Tyst Teater is the project’s coordinating partner, based in Norsborg. Tyst Teater has a long history in Deaf performing arts, being established in 1970 as part of Riksteatern (Swedish National Touring Company). It became independent in 1977 by government decision. Since its inception, Tyst Teater has actively promoted and developed Deaf performing arts within the deaf community. This goes hand in hand with the assignment from the Swedish government to “Produce groundbreaking performing arts in Swedish Sign Language and to work both nationally and internationally to develop deaf performing arts”. Tyst Theatre is led by Mindy Drapsa and has a permanent ensemble and administration with additional resources and marketing from Riksteatern.

Teater Manu is a national touring theatre based in Oslo, focusing on stage arts using Norwegian Sign Language and International Sign. The theatre has its core in the Deaf culture and the Norwegian sign language community. Mira Zuckermann has been the Artistic Director since its inception. The theatre was founded by the Norwegian Association of the Deaf in 2003, but its ‘date of birth’ is considered to be 2001, when the Norwegian Parliament decided to fund the theatre. Teater Manu will therefore celebrate its 20-year anniversary in December 2021. Teater Manu is governed by a board named by the Norwegian Association of the Deaf and the Norwegian Ministry of Culture. Teater Manu has a team of seven employees and produces 2-3 productions every year.

International Visual Theatre (IVT) is situated in the heart of Paris. It is a space for exchange, meeting and discovery for both deaf and hearing, bringing together a theatre, a training centre and a publishing house. These three poles are intimately linked in a common mission of transmission and dissemination of sign language and its culture. The articulation of the theatre with the teaching of LSF (French Sign Language) makes it possible to value the richness of the different registers of the language, to have a rich material of work and a unique pedagogy. International Visual Theatre occupies a unique place in France having been existence for 40 years. For the project, International Visual Theatre will lead on the digitization of a document database and bring its field of expertise around sign language and deaf and bilingual devising to both to creators and professionals.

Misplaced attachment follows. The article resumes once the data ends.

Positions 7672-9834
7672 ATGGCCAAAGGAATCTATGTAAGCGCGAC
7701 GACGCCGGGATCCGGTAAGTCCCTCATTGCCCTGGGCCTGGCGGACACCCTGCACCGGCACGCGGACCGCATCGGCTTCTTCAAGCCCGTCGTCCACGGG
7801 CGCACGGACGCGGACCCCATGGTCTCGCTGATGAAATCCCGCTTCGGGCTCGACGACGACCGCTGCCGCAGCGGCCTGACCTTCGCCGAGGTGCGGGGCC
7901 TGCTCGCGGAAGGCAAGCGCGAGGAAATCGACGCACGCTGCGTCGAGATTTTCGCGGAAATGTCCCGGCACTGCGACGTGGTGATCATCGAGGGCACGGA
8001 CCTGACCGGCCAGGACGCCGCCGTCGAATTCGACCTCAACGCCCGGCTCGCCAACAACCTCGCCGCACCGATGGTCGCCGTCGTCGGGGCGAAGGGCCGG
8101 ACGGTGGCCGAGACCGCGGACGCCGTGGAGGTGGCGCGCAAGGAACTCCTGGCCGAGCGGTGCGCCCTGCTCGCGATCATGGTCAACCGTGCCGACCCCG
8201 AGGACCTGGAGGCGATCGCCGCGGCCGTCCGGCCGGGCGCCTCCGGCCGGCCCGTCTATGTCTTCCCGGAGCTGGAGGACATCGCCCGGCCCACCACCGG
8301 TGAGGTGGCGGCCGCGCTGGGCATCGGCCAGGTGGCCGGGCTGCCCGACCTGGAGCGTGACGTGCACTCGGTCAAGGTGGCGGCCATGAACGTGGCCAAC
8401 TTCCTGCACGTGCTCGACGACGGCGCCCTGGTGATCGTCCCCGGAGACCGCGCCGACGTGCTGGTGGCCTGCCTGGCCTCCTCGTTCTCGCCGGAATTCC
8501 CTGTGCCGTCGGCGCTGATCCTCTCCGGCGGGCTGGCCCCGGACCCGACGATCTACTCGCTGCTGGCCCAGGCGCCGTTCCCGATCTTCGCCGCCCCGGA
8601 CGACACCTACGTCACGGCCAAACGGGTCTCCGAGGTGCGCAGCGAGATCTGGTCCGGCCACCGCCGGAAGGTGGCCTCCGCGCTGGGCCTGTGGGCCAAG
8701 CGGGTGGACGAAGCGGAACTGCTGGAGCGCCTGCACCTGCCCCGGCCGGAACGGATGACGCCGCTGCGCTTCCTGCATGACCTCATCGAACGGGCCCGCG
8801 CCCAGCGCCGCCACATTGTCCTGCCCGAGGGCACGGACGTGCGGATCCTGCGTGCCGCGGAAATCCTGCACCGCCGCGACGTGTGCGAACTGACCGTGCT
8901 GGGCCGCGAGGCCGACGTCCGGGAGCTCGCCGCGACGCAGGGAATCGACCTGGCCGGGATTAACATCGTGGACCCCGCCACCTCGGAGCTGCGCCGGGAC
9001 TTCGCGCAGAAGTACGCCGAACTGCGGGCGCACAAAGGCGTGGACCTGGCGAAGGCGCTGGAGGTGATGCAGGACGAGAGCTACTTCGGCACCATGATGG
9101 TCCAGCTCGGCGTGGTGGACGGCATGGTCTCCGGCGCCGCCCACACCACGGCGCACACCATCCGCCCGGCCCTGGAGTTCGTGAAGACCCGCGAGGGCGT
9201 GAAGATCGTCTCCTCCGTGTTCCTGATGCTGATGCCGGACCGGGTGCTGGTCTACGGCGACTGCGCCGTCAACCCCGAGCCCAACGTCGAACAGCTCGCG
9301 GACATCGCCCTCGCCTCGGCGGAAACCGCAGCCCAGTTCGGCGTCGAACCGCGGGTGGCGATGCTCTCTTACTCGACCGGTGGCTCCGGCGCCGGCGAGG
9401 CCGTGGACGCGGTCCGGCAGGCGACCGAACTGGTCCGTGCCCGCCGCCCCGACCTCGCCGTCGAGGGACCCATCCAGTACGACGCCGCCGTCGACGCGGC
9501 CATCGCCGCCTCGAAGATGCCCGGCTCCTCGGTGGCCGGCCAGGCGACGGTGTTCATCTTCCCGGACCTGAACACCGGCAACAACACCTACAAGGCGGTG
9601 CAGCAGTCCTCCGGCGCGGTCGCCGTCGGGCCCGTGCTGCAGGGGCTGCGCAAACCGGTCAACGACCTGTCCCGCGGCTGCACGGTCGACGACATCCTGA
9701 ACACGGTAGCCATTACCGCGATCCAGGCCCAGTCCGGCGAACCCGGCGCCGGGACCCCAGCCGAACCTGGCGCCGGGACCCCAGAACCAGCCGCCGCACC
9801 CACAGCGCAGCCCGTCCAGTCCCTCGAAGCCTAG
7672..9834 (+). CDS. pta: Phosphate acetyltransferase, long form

Zentrum Für Kultur und visuelle kommunikation (ZFK), based in Potsdamhas a more than century-long history. Established in 1918 as a small stage club, it has developed over the years to the pantomime ensemble of the German Democratic Republic and, after the reunification in 1989, to a well-known, highly professional sign language culture organization. The purpose of ZFK is to be a multimedia communicator that can work on different visual levels for children, young adults and adults in sign language. The main objective is to promote the identity and culture of the sign language community, and ZFK seeks to increase interest in sign language, sign language film and to promote the culture of the deaf community. To achieve this ZFK has built up the expertise in music, visual media, interpreters and education, in addition to theatre and art. ZFK works with some of the leading actors in Germany, both as permanent employees and freelancers. International cooperation with artists, cultural workers and organizations is also an important part of ZFK’s work, and it has a large network of contacts in deaf communities all over the world.

Teatteri Totti (TeT) is a non-profit organization based in Helsinki, which is the only professional sign language theatre in Finland. The Ministry of Education and Culture has financially supported Teatteri Totti’s operation since 2006 with the aim of developing theatre in sign language. However, Teatteri Totti has been active for more than 30 years and was under the cooperation of the Finnish Association of the Deaf until 2014. Teatteri Totti produces one or two sign language shows annually, making work for different age groups, from children up to senior citizens. Teatteri Totti’s aim is to be accessible to all and offer solutions to audience’s needs including for subtitles, interpreters and descriptions for the visually impaired. Hearing users and non-native signers are also catered for, with most of the shows translated into spoken Finnish, and sometimes into other languages. Teatteri Totti’s purpose is to promote sign language theatre and other performing arts in sign language. Teatteri Totticontinues to develop its own activities and network with theatre partners in Finland and abroad.